Wiley: How Dealers Made The Most Of 2014 Tax Season
The peak of tax season is over. W-2 forms have been handed out to employees, and the tax refund money is long gone in most cases.
If your business was ready for tax season, the annual opportunity was once again available to cash in. Tens of thousands of cars were moved from October to January in anticipation of the customer’s tax refund jackpot. Thousands more vehicles were moved during the W-2 season of late January and early February.
Planning and preparation can have multiple benefits during the tax season and lead you to the same success. Forward-looking businesses have the opportunity to work with customers and lenders, create a marketing and inventory strategy, and work with an experienced tax refund partner for a much smoother ride.
When you have a plan your team executes, and your strategy is solid, the result can be half of your annual business or more in the first two months of the year.
Tax Season Best Practices
First, know your stuff. Proprietors who look forward to tax season financially also look forward to tax season with a strategy. Research shows that dealers who approach tax time in September and formulate a plan in the late weeks of summer do not simply make more dollars than their competition — they double and triple their neighbors in terms of dollars and traffic.
Now more than ever, tax time starts with Halloween and Thanksgiving with less risk. Dealers move the exact same cars they would normally move, except the customer makes a bonus payment at tax time.
Example: You want $1,500 down and the customer only has $1,000. Most lots will do that deal by extending the payment structure, increasing the weekly payments, or both. But the reality is that you can commit the customer to a second $1,000 payment out of their tax refund come February.
Instead of $1,500 down, you can end up with $2,000 down or more with a little salesmanship.
Where is your risk? No more than any other deal that you come across. Actually, the risk is less than normal. If the customer does not bring back that second payment of $1,000 in February, you are in the same position as any other deal.
Here is the catch. Most tax refunds are Monopoly Money. When children are involved, the average tax refund was more than $5,300 in 2013.Help the customer help themselves when that money arrives in February. Get a bonus payment.
So what if the customer fails to bring you that $1,000 bonus payment? Nothing. You sold the car in November, just like normal.
The final point to remember is that this second payment does not need to be labeled a pickup payment.It is in reality, an optional payment.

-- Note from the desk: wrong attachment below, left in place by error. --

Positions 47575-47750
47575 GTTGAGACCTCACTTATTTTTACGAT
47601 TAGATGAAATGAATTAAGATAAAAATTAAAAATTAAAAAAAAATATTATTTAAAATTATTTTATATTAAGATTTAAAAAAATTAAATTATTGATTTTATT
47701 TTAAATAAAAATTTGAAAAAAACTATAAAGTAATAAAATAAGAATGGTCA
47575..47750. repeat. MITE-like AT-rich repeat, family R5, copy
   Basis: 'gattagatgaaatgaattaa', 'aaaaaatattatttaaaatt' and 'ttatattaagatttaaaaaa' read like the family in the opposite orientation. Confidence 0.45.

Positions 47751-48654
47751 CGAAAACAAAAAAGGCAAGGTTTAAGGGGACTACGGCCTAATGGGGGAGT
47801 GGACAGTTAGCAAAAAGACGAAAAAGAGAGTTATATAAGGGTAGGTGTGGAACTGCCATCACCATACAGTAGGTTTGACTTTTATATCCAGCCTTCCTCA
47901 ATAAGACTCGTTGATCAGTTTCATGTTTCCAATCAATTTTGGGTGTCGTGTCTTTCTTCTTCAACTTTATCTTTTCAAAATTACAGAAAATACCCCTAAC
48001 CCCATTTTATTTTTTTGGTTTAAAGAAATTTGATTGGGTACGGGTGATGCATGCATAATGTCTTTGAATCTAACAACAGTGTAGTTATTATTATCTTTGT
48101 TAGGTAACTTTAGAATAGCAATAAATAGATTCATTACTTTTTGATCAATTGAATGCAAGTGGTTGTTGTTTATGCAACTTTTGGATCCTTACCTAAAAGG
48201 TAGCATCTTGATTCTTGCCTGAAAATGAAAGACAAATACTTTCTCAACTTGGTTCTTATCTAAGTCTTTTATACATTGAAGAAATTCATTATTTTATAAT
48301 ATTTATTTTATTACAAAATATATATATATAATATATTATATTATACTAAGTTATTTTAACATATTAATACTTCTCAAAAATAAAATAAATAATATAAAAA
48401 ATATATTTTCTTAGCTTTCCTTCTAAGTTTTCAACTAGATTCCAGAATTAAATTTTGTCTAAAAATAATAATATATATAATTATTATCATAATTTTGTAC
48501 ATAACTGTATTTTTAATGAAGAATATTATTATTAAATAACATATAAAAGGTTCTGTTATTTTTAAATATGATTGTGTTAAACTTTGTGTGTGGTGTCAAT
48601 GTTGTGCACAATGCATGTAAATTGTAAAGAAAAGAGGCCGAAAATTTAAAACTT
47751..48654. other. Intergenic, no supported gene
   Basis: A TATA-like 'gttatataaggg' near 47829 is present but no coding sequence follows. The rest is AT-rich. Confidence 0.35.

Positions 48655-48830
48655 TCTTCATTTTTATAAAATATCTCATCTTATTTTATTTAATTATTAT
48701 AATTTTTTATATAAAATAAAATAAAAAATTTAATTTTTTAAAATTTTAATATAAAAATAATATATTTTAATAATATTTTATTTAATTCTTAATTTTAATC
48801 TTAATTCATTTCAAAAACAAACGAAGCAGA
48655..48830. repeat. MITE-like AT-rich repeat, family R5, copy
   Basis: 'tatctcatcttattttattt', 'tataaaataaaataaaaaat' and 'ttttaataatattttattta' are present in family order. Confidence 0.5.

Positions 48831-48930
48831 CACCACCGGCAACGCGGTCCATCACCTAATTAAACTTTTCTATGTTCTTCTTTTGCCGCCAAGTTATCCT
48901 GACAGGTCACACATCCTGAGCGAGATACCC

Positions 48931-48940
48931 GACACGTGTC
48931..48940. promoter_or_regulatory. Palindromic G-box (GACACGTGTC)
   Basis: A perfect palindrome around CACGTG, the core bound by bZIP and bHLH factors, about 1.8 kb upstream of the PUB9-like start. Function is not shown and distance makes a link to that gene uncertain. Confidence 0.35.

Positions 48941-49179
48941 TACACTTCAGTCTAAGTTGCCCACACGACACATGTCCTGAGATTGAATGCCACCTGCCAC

What would you normally do if your customer were the recipient of an $8,000 tax refund and wanted to use a piece of it to pay down their car loan to save some money? Nothing. You accept The payment and apply it to the loan. It is nothing but additional cash-flow.
What Happened In 2014?
The fact is that 2014 may have been the smoothest tax season in many years. No IRS computer breakdowns. No fiscal cliff issues. No last minute IRS tax law changes. No significant delays for education credits, itemized deductions or any other specialty forms.
The most significant complaint from taxpayers this year was due to budget cuts with the IRS.Less help was available on the IRS 1-800 lines to help with questions. This is where having a tax partner for your customers can provide you the greatest benefit.
Customers who are directed to tax professional can get paid much faster than taxpayers who file on their own. Fewer mistakes lead to faster tax refunds and fewer regrets.
One new feature was the Identity Protection PIN. This was a six digit code that was required for some taxpayers who had been prior victims of identity theft. The PIN was mailed to the customer in December and was needed to file the tax return at the beginning of the year.
A hold-over from 2013 was the IRS opening date. The traditional kickoff has been the weekend of Jan. 15th. Last year, in 2013, the IRS decided to open later on Jan. 30.
This did tend to ruffle a few feathers for customers who want their tax money yesterday, but it worked out for the best. Tax fraud was down. The illegal claiming of children was down. IRS computer issues were reduced, as well.
So in 2014, it was no surprise to those of us here in the tax industry that the IRS opened at the end of January once again. The negative backlash from the public was almost non-existent.
Obamacare was a non-issue for 2014, as well.The new requirements for customers will start next year. The good news is that most of the burden will be on the professional tax software companies that calculate the tax returns and the people who try to prepare their own tax returns. Customers who use a trusted and reputable tax professional will fare better than most.
The new Obamacare requirements may end up as a blessing in disguise. More dealerships are inviting customers to file taxes with a preferred tax professional that can funnel the tax refund money directly to the dealership. This makes it easier to get paid out of the refund proceeds.
The anticipation is that next year, more customers will be on the lookout for professional assistance.This can create an unprecedented opportunity for dealers in the Special Finance market to monetize the tax refund season in ways they have never seen before.
2014 was another record tax season, but with the proper strategy and planning, 2015 could be huge.
Chip Wiley is the corporate trainer and marketing specialist for Tax Refund Services and Tax Max. Wiley can be reached at (813) 987-2199 or firstname.lastname@example.org.